You may butt your head against the stolid reasoning of the George on any topic over which you care to differ, he will not be moved. But, and this is further evidence of the wisdom of George, he knows this is good for you as in the head-butting process you will become your own unmovable object, able to withstand any comers with a placid demeanour and self-satisfied smirk. Oh yes, Georges smirk, I've glimpsed him doing it, but he doesn't know.
Do not be misled into thinking that all Georges hate all theatre, quite the contrary. George is elated by Shakespeare, made ponderous by Pinter, is bored by Brecht and as for Chekhov, well everyone is bored by Chekhov, except those who can experience him in his mother tongue; I have it on good authority from George, that in Russian, he's a real scream.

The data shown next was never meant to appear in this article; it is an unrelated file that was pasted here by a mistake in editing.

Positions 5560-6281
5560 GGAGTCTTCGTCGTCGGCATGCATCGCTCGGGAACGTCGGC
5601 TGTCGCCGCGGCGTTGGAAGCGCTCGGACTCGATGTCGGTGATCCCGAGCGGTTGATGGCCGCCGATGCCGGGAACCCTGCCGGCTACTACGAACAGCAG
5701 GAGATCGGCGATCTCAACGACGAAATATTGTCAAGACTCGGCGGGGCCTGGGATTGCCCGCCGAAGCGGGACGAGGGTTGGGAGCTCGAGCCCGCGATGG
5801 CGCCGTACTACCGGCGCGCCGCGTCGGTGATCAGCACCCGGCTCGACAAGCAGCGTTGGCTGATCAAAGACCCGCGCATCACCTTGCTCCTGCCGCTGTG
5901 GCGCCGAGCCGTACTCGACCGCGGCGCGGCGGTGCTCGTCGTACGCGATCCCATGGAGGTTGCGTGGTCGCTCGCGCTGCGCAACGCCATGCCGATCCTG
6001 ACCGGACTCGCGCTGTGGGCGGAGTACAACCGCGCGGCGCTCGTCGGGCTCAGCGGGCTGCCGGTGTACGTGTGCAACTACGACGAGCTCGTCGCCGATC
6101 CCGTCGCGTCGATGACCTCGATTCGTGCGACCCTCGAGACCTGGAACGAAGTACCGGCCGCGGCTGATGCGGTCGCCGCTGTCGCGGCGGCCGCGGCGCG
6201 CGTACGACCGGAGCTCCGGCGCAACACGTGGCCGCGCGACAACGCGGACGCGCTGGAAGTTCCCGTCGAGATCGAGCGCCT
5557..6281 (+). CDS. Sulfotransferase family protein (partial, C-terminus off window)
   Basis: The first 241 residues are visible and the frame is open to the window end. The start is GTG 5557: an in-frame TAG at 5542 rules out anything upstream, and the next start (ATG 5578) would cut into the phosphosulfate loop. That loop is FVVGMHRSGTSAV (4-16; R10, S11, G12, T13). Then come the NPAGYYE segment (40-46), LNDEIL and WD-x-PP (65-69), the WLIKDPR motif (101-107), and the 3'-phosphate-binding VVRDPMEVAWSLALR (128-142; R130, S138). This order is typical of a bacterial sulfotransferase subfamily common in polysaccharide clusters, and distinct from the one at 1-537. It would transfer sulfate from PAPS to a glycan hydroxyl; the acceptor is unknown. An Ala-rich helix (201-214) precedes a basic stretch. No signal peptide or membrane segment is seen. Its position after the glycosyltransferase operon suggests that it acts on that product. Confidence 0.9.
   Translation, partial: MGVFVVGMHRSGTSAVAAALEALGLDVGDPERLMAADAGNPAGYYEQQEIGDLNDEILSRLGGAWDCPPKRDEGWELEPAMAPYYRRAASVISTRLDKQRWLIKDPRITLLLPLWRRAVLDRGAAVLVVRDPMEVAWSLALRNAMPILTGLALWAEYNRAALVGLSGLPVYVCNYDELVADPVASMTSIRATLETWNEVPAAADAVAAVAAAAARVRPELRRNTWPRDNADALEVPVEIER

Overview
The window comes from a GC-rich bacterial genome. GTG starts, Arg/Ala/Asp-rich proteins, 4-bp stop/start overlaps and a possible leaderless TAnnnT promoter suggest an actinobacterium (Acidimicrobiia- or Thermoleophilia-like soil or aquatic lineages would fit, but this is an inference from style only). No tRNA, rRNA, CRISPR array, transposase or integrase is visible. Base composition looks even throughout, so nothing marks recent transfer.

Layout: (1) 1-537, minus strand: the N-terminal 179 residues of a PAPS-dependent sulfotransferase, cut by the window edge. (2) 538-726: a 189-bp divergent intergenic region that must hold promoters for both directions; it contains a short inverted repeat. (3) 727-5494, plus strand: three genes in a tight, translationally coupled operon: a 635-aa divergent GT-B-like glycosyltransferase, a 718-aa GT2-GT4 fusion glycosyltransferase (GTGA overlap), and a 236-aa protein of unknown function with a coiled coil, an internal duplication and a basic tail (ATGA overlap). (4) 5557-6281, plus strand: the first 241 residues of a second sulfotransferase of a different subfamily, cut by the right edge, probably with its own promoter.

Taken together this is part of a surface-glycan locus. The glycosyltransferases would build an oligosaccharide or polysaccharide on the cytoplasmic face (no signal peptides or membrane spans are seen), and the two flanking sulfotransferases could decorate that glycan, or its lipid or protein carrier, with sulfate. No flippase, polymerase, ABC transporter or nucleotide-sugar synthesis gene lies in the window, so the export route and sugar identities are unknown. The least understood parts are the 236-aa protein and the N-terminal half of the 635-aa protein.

THE WHEREFORE OF GEORGE
By now you are probably wondering, "From whence and from whom, issues forth all the world’s Georges?". I don't know, that is I can't be certain as George never discusses such things and if asked, just folds his hands, and makes an obscure remark about my hair, the placement of an ottoman, where do I think our minds go when we die, or the ‘al denteness’ of the pasta we just ate. So, I am left to rely on conjecture.
Obviously, all the Georges couldn't have just 'sprung from the head of Zeus', could they? Perhaps they, like certain other superior beings are their own sufficient cause? I do think that their natural habitat is urban, although they will venture into the country, I don't think they ever migrate or colonize there. I have two single girlfriends who live in the country and have never, despite their need for one, ever had a George. I, myself, lived in the country for several years and had never, ever seen or heard of A George either. A rural setting just wouldn't be right somehow.
So, where can one find their George? Again, I am at a loss, as I cannot for the life of me trace my initial introduction to my George to any one time, place, person, or event. I've asked all my friends, who are sure they've known George 'forever’, but they can't have and are bereft of any more details.